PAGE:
Burgum: North Dakota to add intermodal rail service, reducing shipping costs for ag producers, industry

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BISMARCK, N.D. – Gov. Doug Burgum today announced that North Dakota will soon be launching intermodal rail service – the culmination of more than two decades of effort to gain access to intermodal transportation to reduce shipping costs for the state’s agricultural producers and other industries.

Intermodal rail service is the movement of international containers so producers and processors can directly load containers on rail in Minot to ship to international destinations.

North Dakota officials have pursued access to intermodal rail for over 20 years. Next week, it will become a reality as Minot will receive an intermodal unit train at a newly operational facility serviced by BNSF railway.

“Given the global demand for North Dakota products, this is a game-changer. Producers and processors across our state will now have access to competitively priced transportation, which will enable us to further grow and diversify our economy,” Burgum said. “We’re deeply grateful for everyone at the local, state and federal levels who worked tirelessly for more than two decades to make this a reality.”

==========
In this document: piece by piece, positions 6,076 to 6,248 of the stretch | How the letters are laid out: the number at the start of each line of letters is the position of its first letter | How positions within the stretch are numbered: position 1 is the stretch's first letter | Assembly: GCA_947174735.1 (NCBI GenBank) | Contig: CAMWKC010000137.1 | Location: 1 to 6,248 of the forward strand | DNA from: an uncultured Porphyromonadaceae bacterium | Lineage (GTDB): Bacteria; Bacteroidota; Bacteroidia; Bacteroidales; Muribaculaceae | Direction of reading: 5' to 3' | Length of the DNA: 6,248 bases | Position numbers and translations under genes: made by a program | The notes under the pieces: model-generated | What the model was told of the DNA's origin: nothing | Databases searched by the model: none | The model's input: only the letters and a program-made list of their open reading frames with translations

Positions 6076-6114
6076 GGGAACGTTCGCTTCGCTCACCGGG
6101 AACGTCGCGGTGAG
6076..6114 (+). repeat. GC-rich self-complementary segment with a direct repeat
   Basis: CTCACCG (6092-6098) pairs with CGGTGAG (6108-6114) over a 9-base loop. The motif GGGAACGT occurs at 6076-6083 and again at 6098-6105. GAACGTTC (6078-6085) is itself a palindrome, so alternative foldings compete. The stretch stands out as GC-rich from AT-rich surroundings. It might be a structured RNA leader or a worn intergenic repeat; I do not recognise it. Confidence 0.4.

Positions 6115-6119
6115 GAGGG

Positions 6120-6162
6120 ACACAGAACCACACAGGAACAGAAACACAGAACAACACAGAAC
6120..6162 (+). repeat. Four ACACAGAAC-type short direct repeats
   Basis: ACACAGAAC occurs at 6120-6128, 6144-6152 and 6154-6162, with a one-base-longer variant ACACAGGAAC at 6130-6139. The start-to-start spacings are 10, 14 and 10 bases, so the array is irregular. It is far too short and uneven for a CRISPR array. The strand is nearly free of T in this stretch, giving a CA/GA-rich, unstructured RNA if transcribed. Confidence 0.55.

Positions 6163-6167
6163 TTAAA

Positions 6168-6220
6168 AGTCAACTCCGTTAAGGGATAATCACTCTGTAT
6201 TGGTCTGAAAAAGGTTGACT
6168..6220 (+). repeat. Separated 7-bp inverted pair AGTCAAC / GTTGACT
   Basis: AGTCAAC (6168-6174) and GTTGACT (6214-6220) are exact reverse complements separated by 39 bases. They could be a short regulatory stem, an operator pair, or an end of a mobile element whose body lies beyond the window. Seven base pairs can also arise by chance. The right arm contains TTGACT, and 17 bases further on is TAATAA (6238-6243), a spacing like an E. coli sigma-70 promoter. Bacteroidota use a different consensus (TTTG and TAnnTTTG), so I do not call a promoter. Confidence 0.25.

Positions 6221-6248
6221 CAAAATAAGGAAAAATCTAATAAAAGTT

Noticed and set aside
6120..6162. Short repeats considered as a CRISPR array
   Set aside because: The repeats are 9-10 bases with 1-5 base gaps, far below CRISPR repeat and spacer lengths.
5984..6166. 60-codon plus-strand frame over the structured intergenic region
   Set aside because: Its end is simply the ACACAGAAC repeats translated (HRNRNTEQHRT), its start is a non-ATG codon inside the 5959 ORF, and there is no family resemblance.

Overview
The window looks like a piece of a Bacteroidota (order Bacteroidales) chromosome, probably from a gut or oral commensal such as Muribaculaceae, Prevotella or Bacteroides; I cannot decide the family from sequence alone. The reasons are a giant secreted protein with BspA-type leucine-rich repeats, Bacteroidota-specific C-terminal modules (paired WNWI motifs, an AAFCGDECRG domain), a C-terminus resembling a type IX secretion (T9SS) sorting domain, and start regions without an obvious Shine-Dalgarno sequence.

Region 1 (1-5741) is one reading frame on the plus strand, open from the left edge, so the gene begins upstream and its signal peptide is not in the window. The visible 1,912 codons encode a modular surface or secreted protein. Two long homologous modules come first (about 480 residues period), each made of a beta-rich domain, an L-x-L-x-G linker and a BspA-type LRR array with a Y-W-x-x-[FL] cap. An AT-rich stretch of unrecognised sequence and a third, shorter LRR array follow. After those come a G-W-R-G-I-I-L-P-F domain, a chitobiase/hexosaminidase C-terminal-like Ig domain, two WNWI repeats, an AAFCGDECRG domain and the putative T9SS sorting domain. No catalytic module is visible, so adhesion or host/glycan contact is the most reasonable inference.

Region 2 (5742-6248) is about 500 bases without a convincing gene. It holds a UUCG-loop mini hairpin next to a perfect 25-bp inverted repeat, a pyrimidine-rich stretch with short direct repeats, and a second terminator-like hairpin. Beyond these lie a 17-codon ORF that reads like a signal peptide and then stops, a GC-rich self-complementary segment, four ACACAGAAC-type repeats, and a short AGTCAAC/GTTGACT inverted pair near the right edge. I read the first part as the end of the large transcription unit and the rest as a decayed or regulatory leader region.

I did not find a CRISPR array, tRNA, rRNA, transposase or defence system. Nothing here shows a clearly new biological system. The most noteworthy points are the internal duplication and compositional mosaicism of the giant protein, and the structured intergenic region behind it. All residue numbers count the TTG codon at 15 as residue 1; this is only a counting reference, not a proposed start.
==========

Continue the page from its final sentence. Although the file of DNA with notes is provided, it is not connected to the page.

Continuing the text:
Burgum expressed his gratitude for the many individuals and groups who were instrumental in securing intermodal rail service for North Dakota, including the state’s congressional delegation, private industry, legislators from across the state, the North Dakota Trade Office, the state departments of Commerce, Transportation and Agriculture, City of Minot, and the Minot Area Development Corp.

“Adding intermodal, a process which reduces the number of touch points, will reduce shipping costs for agricultural producers by an average of 15 to 25 percent. This is especially critical given the global economic environment,” said James Leiman, director of economic development and finance at the North Dakota Department of Commerce.

Burgum made the announcement at the close of the third annual Main Street ND Summit. For more information on the summit and the Main Street Initiative, visit www.mainstreetnd.com.

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